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French River/Alban/Noelville A Heritage Waterway Park

Since the famous explorers Champlain and Brûlé traveled through the New World in 1615, European settlers have mingled with Aboriginal people to form long-term relationships in the French River area. Ojibwe, Métis, French and English settlements were established in the region long before Canada became a nation. This has enabled communities of the French River to develop a mixture of traditions and languages that lend a colourful character to a region steeped in legends and romance. One can receive greetings of “Bozhoo”, “Bonjour” or “Goo’day” from local residents. The hospitality of local resorts is also legendary and many offer dinners of mouth-watering treats that are hard to beat! The traditional Shore Lunch following a fishing excursion is perhaps the best way to get a taste of local culture.

Anglers will find Ontario’s most sought after game fish in the French River. Walleye, Musky, Northern pike, Largemouth and Smallmouth bass are plentiful. Channel catfish can be caught there too. Best access to the Upper French is via Wolseley Bay; the Main Channel via French River Station; and the Western Channel and delta via Hartley Bay. Summer is an ideal time to combine a family vacation with fishing, while spring and fall brings more active fishing. The hospitality industry has much to offer: Services range from campgrounds and cozy cottages to boat rentals, golf, restaurants, motels or lodges with full meal plans.

Beautiful, unspoiled – yet accessible, the French River Provincial Waterway Park is best described as a 105-km. long series of island dotted lakes, connected by falls and rapids. Look over your shoulder as you portage around a rapid – you may sense the spirits of past French Canadian voyageurs traversing this first water highway to the west. Such a place is Recollet Falls, which may be reached by a 1.5-km. trail from the Park Centre at Hwy 69. The falls has a nice picnic spot with an impressive view on the edge of the thunderous cataract. Rapids like Devil’s Door and Sturgeon Chutes are infamous.

Boaters will find the French River to be a navigable paradise. The upper stretch (east of Hwy 69) has north and main channels that also connect with the Pickerel River. Powerboats can negotiate the upper main channel for 30 km. without having to portage. Major falls or rapids have convenient ramps built around them to facilitate easy portaging.

The lower river divides into a maze of channels that lead to Georgian Bay’s fantastic archipelago of islands. The delta has a series of glacier-sculpted ridges named the Fingerboards that taper into the bay and reemerge on the Bustard Islands. Smooth slopes of multi-coloured granite are pocketed with thick blueberries and gnarled, dwarf trees. Ghost towns and abandoned camp relics can be explored.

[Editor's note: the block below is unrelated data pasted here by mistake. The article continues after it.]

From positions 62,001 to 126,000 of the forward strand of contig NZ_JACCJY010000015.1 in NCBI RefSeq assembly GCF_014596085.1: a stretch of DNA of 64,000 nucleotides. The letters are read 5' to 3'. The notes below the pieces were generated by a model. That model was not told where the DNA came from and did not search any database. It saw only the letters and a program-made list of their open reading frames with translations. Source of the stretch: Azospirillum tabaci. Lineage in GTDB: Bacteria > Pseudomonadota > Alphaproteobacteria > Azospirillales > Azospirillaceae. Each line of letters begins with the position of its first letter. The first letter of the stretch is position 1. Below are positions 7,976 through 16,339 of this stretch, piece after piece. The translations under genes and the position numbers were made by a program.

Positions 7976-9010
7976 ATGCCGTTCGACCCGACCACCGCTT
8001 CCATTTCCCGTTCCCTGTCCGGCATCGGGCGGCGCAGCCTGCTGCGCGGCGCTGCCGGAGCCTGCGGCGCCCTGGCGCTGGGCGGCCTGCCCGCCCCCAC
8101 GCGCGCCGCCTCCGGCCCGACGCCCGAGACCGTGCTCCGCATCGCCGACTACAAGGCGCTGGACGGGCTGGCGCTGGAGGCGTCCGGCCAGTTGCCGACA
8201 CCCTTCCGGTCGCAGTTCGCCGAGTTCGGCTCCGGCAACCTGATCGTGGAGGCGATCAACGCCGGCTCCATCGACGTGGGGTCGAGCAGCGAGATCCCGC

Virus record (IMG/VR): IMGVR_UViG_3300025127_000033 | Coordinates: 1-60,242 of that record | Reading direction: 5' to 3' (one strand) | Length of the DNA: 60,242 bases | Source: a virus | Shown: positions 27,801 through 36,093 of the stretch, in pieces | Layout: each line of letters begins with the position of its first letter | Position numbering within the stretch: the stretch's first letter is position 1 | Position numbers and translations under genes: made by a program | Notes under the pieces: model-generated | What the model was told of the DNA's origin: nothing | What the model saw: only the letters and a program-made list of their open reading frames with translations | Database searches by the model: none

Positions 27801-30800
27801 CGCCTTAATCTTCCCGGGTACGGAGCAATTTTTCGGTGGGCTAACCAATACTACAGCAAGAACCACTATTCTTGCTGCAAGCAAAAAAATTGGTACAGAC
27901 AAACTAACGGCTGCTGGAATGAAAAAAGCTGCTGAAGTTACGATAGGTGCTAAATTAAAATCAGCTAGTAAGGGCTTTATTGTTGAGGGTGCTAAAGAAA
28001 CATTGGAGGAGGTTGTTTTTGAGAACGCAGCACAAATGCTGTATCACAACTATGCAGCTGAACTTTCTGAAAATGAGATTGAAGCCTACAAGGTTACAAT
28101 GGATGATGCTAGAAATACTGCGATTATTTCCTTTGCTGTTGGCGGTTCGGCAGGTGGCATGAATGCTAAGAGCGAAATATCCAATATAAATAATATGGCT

The French River Interpretive Centre is located south of the bridge on Hwy 69 as the centre for the Provincial Waterway Park. Exhibits of the ecology, history and artifacts of the fur trade and lumber booms tell the story of this legendary region. A 100-metre suspension bridge spans the gorge, providing a spectacular view high above the river. Rugged cliffs rise from both sides of the river. Tall pines sigh in the breeze and provide shade and a restful ambience in the picnic area. The centre opens daily, July-Aug. 9:15 a.m.- 4:15 p.m. and weekends, spring and fall. Tourist information and maps are available at the venerable French River Trading Post on Hwy 69. Express Bus Service reservations to the park from Toronto are available at parkbus.ca.

Mashkinonje Provincial Park preserves unique wetland habitat at the end of Lake Nipissing’s West Arm, on Hwy 64. A network of trails and boardwalks traverses 35 km. of rock outcrops, bogs and beaver ponds where rare orchids, blueberries and wildlife are abundant.

Wolseley Bay, located at the end of Hwy 528, is the gateway to the endless paradise of islands and channels that comprise the upper French River. The region has a singular geology where numerous fault lines intersect to form crisscross patterns that define the waterways and create a “pool and drop” configuration that is fascinating to explore. The hamlet has accommodations, resorts, camping supplies, boat tours, boat rentals, and fabulous fishing. Chevaliers de Colombe Park has a nice beach and picnic shelter with toilets located east of Alban at 1043-B Hwy 64.

French River ATV Tours is the region’s newest attraction, which provides half-day guided, all-terrain vehicle tours that outdoor adventurers and adrenaline junkies will love. Operating out of Presqui’ile Cottages on the newly developed French River Multi-use Trail Associations network, the tours climb over challenging rock outcrops, weave between towering trees and splash through mud holes. Experienced guides lead participants on Honda 4x4 ATVs with automatic transmission, power steering and GPS. The versatile machines are guaranteed to give a thrilling ride.

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